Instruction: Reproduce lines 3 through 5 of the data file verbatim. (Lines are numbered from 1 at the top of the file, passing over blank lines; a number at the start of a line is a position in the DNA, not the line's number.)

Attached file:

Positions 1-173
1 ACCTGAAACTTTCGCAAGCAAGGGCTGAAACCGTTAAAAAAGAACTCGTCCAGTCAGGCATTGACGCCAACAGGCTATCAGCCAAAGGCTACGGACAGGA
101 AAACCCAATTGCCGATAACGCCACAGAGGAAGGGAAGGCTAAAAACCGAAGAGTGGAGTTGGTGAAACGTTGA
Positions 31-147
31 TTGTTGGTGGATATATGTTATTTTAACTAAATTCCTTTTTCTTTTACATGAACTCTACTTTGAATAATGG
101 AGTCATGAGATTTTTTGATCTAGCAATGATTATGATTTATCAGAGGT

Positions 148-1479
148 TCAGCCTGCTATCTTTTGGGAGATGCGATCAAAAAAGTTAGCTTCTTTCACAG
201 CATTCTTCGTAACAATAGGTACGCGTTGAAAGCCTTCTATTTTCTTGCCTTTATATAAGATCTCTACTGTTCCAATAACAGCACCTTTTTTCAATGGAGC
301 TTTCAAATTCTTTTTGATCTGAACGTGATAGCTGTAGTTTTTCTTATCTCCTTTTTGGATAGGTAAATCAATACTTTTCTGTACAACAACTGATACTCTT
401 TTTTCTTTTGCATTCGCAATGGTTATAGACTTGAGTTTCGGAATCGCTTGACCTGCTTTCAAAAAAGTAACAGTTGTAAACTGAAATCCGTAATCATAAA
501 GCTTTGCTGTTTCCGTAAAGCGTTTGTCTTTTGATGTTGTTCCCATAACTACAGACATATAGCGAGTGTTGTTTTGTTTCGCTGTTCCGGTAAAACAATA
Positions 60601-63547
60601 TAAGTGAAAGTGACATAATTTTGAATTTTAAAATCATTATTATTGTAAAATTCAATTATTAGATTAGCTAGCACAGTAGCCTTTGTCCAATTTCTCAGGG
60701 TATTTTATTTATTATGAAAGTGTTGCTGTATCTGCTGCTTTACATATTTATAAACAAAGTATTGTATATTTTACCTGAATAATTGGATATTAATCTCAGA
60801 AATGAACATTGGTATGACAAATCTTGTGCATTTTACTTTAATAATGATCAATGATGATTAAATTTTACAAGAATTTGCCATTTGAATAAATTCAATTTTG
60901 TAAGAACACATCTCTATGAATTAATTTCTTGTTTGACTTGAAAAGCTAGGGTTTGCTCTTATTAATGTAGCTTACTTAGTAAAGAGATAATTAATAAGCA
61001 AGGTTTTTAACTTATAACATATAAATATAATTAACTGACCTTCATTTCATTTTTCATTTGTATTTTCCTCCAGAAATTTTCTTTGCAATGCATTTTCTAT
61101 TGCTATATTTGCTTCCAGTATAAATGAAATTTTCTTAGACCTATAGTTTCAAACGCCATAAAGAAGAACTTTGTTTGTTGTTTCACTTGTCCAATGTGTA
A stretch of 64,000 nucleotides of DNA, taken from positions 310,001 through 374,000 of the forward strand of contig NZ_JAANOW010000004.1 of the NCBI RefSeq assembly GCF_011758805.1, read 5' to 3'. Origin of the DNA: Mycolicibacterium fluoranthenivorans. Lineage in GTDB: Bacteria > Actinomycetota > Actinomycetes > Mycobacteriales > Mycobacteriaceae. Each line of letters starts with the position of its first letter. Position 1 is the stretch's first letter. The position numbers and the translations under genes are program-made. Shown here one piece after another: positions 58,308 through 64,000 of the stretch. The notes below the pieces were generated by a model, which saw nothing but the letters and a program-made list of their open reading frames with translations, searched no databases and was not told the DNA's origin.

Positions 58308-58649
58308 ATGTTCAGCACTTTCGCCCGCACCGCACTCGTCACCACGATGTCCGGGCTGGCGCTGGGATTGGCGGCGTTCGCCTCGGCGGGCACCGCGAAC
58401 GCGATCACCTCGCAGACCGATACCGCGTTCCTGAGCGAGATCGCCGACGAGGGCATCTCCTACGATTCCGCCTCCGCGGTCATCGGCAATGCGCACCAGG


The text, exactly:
101 AAACCCAATTGCCGATAACGCCACAGAGGAAGGGAAGGCTAAAAACCGAAGAGTGGAGTTGGTGAAACGTTGA
Positions 31-147
31 TTGTTGGTGGATATATGTTATTTTAACTAAATTCCTTTTTCTTTTACATGAACTCTACTTTGAATAATGG